April 06, 2017 Education, Non-discrimination, Press Release, Results, Schools That Teach Harrisburg, PA – Governor Tom Wolf today announced that the Department of Education (PDE) has released a new resource to help Pennsylvania schools prevent and respond to racially charged and bias-related incidents in their communities.“To perform their best, students must feel safe in school,” Governor Wolf said. “A healthy and safe environment can help our students thrive, and every student regardless of race, ethnicity, sexual orientation, or gender identity or expression should be provided the opportunity to learn free from discrimination, fear, or harassment. My administration is dedicated to improving education in Pennsylvania and we’ll continue working to ensure every student has the opportunity to excel.”The newly-released Equity and Inclusion Toolkit is one of a series of resources PDE began providing to the commonwealth’s schools following high-visibility incidents in several schools after November’s election. When those incidents occurred, the Administration acted quickly to condemn them as acts of bigotry and intolerance, and released a 60-second PSA to share a message of diversity and inclusion.“The toolkit released today will advance existing efforts at the state and local levels to create and maintain supportive settings that celebrate diversity and teach students the importance of respect for self and others,” Education Secretary Pedro Rivera said. “This resource was developed in collaboration with other state agencies, organizations, and partners, and focuses on strategies and actions that schools can take to address bias and discrimination in a proactive and effective manner.”PDE’s Office of Safe Schools has partnered with agencies like the Human Relations Commission (PHRC), the Center for Schools and Communities, intermediate units, and others to bolster efforts to ensure schools have resources to foster a positive culture and climate, and to respond to incidents of hate.Safe Schools established a hotline for districts to report bias-related incidents to streamline the collection of information about an incident and connect a district with services and supports more quickly. PDE also provided resources, including a crisis plan template and curriculum guides, available online to educators.Safe Schools also provides resources on issues from combating dating violence to preventing suicide, and in 2016 introduced a toll-free bullying prevention consultation line (1-866-716-0424), which is available to students, parents/guardians, and educators.For more information about Pennsylvania’s education policies and programs, visit the Department of Education’s website at www.education.pa.gov or follow PDE on Facebook, Twitter, or Pinterest. Wolf Administration Releases Equity and Inclusion Toolkit for Schools SHARE Email Facebook Twitter
CMC – WEST Indies emerging player Jayden Seales is looking forward to learning from cricket veterans and fellow Trinidadians in the 2020 Caribbean Premier League (CPL), once the COVID-19 pandemic does not prevent his debut in the franchise tournament.Seales was Tuesday named by Trinbago Knight Riders (TKR) as one of 10 Caribbean players selected for the 2020 season. He was the only new regional signee but another emerging player, Amir Jangoo who joined the squad last year, was among the nine retained.Back in March, the budding star made the list of West Indies Emerging Players drafted into this year’s CPL which is scheduled to take place August 19 – September 26 unless the global pandemic forces a postponement or cancellation.Like other regional cricketers, Seales is currently off the field and staying safe at home here, following established protocols in the fight against COVID-19.“I wasn’t expecting a CPL selection this early, but I am very pleased. I’m currently training at home; doing as much fitness and strength work as I can. I am looking forward to the CPL, to get back to proper training and playing, with the main aim being to break into the Trinidad [and Tobago] senior team in the near future,” he said in a recent interview on Windies Cricket Instagram Live.A stellar performance at the Under-19 World Cup held in South Africa earlier this year earned Seales the ICC’s nod for Team of the Tournament, although the West Indies squad missed out on the chance to compete in the World Cup final.The 18-year-old thrilled fans around the world as he attained speeds of over 90 mph on numerous occasions throughout the competition. He went on to amass a total of 10 wickets at an average of 18.3 in the six matches West Indies played.He has joined Jangoo, Kieron Pollard, Dwayne Bravo, Darren Bravo, Sunil Narine, Lendl Simmons, Khary Pierre, Tion Webster and Akeal Hosein in the TKR squad.Wicketkeeper/batsman Denesh Ramdin has not been retained.TKR said in its statement Tuesday that international retentions and signings will be announced at a later date.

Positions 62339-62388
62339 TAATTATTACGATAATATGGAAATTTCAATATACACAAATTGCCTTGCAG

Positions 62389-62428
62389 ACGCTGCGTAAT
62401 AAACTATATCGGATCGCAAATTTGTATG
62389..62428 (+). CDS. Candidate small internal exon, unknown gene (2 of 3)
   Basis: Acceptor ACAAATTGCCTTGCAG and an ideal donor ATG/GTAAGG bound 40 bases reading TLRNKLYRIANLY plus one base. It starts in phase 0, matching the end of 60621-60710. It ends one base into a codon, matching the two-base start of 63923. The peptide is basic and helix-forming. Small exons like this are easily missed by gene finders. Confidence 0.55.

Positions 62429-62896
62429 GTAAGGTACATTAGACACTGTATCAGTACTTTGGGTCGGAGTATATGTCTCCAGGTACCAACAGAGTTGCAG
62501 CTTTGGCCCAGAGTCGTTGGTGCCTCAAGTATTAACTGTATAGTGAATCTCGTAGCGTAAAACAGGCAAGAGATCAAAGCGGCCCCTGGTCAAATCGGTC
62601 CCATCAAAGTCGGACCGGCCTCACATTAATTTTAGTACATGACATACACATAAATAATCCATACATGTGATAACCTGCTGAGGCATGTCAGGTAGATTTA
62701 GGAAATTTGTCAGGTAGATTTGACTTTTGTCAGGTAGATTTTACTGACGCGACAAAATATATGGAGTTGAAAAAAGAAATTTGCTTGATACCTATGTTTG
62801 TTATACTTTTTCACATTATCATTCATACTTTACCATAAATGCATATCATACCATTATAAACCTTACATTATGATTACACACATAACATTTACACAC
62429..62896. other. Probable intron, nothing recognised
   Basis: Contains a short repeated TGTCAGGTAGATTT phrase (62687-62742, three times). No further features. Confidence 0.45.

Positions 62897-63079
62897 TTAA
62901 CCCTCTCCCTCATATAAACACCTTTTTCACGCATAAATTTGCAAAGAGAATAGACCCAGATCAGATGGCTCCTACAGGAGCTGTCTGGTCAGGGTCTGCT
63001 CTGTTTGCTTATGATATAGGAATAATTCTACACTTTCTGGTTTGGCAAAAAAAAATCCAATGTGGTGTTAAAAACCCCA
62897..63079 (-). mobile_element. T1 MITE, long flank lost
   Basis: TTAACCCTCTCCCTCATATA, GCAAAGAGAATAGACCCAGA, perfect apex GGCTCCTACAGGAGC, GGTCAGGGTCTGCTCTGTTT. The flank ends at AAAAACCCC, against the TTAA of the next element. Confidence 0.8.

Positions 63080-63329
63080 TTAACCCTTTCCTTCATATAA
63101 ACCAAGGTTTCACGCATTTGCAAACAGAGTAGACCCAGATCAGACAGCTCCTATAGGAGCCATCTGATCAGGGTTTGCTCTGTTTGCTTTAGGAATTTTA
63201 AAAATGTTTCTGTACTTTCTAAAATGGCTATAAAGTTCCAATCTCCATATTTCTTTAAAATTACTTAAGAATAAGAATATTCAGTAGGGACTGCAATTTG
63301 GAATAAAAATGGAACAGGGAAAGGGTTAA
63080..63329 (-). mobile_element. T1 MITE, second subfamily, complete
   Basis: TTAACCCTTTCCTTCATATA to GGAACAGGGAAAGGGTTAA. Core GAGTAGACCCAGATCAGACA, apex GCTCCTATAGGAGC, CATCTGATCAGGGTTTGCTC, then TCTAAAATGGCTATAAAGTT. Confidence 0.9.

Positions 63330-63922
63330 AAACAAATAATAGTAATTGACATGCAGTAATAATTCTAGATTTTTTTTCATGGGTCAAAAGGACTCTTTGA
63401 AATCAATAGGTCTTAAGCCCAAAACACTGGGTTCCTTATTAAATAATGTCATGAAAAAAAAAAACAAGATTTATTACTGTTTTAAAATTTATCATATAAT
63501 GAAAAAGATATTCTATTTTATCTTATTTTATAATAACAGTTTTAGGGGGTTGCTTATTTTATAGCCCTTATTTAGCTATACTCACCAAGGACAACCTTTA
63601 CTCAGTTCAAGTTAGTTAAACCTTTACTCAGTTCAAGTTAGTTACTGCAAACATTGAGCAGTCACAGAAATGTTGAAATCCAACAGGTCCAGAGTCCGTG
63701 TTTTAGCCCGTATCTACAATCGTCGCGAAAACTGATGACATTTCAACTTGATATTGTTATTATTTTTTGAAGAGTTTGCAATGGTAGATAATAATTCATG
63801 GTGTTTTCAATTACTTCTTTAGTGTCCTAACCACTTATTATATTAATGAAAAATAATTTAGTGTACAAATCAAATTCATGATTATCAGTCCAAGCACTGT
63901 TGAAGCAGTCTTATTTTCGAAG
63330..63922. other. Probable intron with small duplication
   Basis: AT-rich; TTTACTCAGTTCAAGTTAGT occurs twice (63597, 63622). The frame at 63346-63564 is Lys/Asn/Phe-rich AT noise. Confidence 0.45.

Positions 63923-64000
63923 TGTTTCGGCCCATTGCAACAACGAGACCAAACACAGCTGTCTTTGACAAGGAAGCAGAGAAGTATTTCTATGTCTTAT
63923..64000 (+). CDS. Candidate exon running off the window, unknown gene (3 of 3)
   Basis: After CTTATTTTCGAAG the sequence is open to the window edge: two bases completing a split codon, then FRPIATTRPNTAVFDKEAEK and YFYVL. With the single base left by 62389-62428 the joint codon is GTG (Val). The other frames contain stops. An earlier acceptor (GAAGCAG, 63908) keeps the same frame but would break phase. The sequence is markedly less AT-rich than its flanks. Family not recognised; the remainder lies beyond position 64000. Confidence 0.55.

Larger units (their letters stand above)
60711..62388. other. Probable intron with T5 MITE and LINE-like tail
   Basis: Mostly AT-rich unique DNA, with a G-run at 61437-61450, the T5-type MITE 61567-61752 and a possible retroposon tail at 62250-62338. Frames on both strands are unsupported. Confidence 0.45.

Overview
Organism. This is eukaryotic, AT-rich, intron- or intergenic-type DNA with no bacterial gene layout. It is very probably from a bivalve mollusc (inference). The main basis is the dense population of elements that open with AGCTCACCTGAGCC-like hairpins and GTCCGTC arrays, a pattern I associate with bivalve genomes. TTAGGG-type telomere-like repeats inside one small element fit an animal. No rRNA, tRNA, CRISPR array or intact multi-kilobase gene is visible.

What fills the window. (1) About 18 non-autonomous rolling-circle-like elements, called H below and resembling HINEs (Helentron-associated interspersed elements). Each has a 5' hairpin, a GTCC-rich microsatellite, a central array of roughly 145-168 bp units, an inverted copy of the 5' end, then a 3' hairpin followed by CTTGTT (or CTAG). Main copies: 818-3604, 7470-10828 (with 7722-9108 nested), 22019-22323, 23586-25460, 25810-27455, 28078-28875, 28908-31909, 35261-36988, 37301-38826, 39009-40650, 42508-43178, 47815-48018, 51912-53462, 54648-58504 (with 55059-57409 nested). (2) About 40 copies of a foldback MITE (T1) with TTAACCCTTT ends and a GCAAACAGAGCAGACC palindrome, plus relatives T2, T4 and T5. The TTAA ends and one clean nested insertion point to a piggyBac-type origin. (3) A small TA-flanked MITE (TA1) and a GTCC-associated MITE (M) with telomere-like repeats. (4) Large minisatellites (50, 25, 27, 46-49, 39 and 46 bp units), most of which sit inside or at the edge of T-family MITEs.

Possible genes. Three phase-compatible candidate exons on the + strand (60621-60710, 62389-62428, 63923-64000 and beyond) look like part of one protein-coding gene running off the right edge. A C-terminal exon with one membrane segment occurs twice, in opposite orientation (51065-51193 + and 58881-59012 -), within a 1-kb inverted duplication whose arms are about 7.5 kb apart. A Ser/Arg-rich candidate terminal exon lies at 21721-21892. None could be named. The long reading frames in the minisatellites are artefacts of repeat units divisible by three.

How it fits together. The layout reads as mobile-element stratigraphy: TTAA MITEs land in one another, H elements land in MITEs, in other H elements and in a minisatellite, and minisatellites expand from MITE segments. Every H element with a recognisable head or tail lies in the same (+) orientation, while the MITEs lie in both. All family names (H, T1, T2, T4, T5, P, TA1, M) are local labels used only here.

“At some point you have to ask what kind of message you are putting on the bus,” said John Fasana, an MTA board member, who in 2000 backed the agency’s ban on advertising in subway stations. Critics also say that if the MTA is trying to lure motorists out of their cars, it needs to make the ride a pleasant one. “Personally, I find it offensive when public agencies will take your fare money and treat you with no respect by overexposing you with an environment that is bombarded by ads,” said Tom Radulovich, a board member of Bay Area Rapid Transit, which runs the subway system in Northern California. Last year, BART began “wrapping” its subway cars with advertisements and also opened advertising spots along walls and floors of subway stations. Despite the increased advertising opportunities, officials say, revenue has actually fallen because a downturn in the market forced BART to reduce rates. But with the Los Angeles MTA scrounging to find ways to boost revenue, officials will be forced to consider what was once thought off-limits. Current MTA policy bans advertising for tobacco, alcohol or political campaigns or candidates – potentially lucrative sources of revenue. The wrapping of subway cars in advertisements is also forbidden – as it is in New York where officials say it poses a safety hazard. And the MTA allows no more than 200 of its 2,668 buses to be covered – or wrapped – in advertisements. But that wrapping is considered one of the most lucrative forms of advertisements, bringing in nearly 20 percent of the $17 million generated each year. On average, an MTA bus running during rush hours earns about $7,755, although officials said they could not provide a breakdown of how much each ad costs advertisers. Officials with CBS Outdoor, which handles the MTA’s advertising contract, did not return phone calls. “The trade-off is you don’t want mobile billboards running around everywhere but in reality it’s an easy way to generate revenue,” said Matt Raymond, an MTA spokesman. Since last year, the agency has installed miniature television screens on 1,700 buses, where riders watch commercials interspersed with news, weather and puzzles. Since being introduced last year, the program has generated about $100,000. But transit officials and marketing experts say opening up high-profile areas like subway stations could attract top-dollar advertisers. Diane Badame, associate professor of marketing at the University of Southern California Marshall School of Business, said ads on buses and subways would attract companies trying to reach a younger audience that relies more heavily on word-of-mouth and the Internet in making its buying decisions. “For Generation X and Generation Y, nontraditional forms of advertisements are the best way to go,” Badame said. “They don’t want to have ads in their face. They want to learn in different ways about products. They would rather interact with ads.” Kiosks at subway stations, clever ads along buses and other transit-oriented spaces allow for that interaction. Yet adding more ad space may not equal the windfall officials hope for. The MTA contracts its advertising with New York-based CBS Outdoor and for the past five years, the contract is based on a flat rate, so even if ads skyrocketed the MTA wouldn’t gain any money. Though the contract comes up for renewal this year, officials say that pursuing an ad-based contract could ultimately backfire. “(Now), we are protected from the ups and downs in the advertising industry, changes in the economy,” said Warren Morse, MTA marketing director. “The downside of the flat rates is we don’t get additional benefit of a strong ad market.” email@example.com (818) 713-3741160Want local news?Sign up for the Localist and stay informed Something went wrong. Please try again.subscribeCongratulations! You’re all set! AD Quality Auto 360p 720p 1080p Top articles1/5READ MORE11 theater productions to see in Southern California this week, Dec. 27-Jan. 2In New York, which has tripled ad revenues over the last decade – passengers boarding an airport shuttle are surrounded by murals depicting scenes from Italy or the Netherlands – travel ads paid for by airlines. On the BART system in San Francisco, passengers will soon be seeing ads on the back of their rail tickets and are being offered credit cards with transit rewards for spending. But while ads touting everything from iPods to attorneys can rake in millions of dollars, it’s only a small fraction of what the MTA and most other agencies need to fill funding gaps. MTA officials estimate they could boost the $17 million in ad revenue they now bring in by anywhere from $1 million to $10 million. And while that sounds like a lot, it’s hardly enough to sustain an agency that last month had to raid its reserve fund to cover a $110 million deficit for the fiscal year that begins July 1. Some argue that the MTA and other agencies shouldn’t be subjecting their passengers – who are, in effect, captive audiences – to commercial messages. And others argue the money generated isn’t worth the visual pollution. Hoping to replicate the success of transit agencies nationwide, the financially strapped MTA is looking for innovative ways to sell space on its buses, trains and stations to bring in more advertising revenue. The Metropolitan Transportation Authority, desperate to avert a fare hike, has directed its staff to report back later this month with ways to increase advertising, with Mayor Antonio Villaraigosa telling fellow board members it’s time to “think outside the box.” Other agencies around the country already have been doing that. The Chicago Transit Authority, for instance, sells ad space in its subway tunnels, which look like silent commercials to passengers on the speeding trains.